Human neurodevelopment requires the organization of neural elements into complex structural and functional networks called the connectome. Emerging data suggest that prenatal exposure to maternal stress plays a role in the wiring, or miswiring, of the developing connectome. Stress-related symptoms are common in women during pregnancy and are risk factors for neurobehavioral disorders ranging from autism spectrum disorder, attention deficit hyperactivity disorder, and addiction, to major depression and schizophrenia. This review focuses on structural and functional connectivity imaging to assess the impact of changes in women's stress-based physiology on the dynamic development of the human connectome in the fetal brain.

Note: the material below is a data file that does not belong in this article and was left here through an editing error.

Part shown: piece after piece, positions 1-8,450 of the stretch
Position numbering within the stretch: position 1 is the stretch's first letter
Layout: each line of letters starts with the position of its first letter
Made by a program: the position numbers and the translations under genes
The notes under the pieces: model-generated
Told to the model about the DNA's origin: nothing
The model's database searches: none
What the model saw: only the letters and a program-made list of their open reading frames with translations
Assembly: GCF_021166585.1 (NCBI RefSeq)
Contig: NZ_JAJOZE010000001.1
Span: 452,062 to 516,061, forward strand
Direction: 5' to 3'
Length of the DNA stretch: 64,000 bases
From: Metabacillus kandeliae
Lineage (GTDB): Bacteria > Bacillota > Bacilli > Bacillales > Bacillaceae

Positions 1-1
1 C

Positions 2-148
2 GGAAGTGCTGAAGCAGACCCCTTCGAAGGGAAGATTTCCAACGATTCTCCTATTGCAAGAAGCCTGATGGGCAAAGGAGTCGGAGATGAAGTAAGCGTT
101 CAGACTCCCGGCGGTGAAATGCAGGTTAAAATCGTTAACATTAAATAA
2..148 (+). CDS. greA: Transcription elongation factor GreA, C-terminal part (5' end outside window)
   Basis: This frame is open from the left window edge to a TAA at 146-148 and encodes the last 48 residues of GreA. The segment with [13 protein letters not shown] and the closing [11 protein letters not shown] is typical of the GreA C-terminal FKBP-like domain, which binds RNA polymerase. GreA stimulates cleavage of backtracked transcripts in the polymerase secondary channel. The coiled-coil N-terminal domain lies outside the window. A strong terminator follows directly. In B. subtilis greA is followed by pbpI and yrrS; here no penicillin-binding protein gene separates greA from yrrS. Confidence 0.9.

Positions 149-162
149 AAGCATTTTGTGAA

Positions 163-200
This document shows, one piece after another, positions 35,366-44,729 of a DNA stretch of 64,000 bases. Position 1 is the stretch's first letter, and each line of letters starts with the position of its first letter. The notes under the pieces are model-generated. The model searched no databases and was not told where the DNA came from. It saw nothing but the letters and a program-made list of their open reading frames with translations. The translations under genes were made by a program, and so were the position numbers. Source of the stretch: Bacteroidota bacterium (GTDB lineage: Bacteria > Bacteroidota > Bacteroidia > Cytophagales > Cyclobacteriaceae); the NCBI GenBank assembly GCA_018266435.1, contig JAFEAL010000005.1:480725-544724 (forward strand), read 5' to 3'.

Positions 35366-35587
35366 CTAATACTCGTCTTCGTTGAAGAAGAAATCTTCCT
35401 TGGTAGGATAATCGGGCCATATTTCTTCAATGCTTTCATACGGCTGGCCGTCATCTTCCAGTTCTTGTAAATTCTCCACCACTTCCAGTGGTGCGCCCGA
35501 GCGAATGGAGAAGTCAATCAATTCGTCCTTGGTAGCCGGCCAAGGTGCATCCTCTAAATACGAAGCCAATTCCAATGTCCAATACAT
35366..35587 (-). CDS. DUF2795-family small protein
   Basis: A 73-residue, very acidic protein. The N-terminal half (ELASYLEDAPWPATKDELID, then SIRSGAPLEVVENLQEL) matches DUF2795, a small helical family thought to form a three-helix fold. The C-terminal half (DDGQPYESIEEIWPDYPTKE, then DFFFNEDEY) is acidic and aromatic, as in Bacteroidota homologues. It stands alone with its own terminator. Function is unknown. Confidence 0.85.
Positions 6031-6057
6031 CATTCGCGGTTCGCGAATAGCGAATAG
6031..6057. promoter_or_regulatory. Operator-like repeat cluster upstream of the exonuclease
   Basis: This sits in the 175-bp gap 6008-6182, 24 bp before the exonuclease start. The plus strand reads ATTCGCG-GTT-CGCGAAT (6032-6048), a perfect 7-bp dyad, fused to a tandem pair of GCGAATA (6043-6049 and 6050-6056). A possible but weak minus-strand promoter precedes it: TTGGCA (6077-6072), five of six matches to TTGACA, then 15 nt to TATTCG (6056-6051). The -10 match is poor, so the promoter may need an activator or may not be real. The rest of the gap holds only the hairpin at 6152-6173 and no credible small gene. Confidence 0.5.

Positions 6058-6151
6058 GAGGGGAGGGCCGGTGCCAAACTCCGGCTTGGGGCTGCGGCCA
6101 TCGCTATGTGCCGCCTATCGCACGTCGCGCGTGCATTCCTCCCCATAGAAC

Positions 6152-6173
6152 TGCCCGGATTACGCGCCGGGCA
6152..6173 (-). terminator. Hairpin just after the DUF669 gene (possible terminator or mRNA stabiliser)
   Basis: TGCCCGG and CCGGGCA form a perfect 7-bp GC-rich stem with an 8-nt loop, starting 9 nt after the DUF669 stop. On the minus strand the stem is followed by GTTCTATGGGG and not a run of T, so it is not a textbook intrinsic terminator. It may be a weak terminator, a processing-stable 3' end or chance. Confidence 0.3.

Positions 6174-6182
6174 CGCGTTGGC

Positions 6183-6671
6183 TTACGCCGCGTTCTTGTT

|Original language||English (US)|
|Number of pages||13|
|State||Published - Jan 1 2017|
Bibliographical noteFunding Information:
This work was supported by Gates Foundation OPP1119263, Seattle, WA, and National Institutes of Health T32 HD07094, Bethesda, MD.
© 2017 International Pediatric Research Foundation, Inc.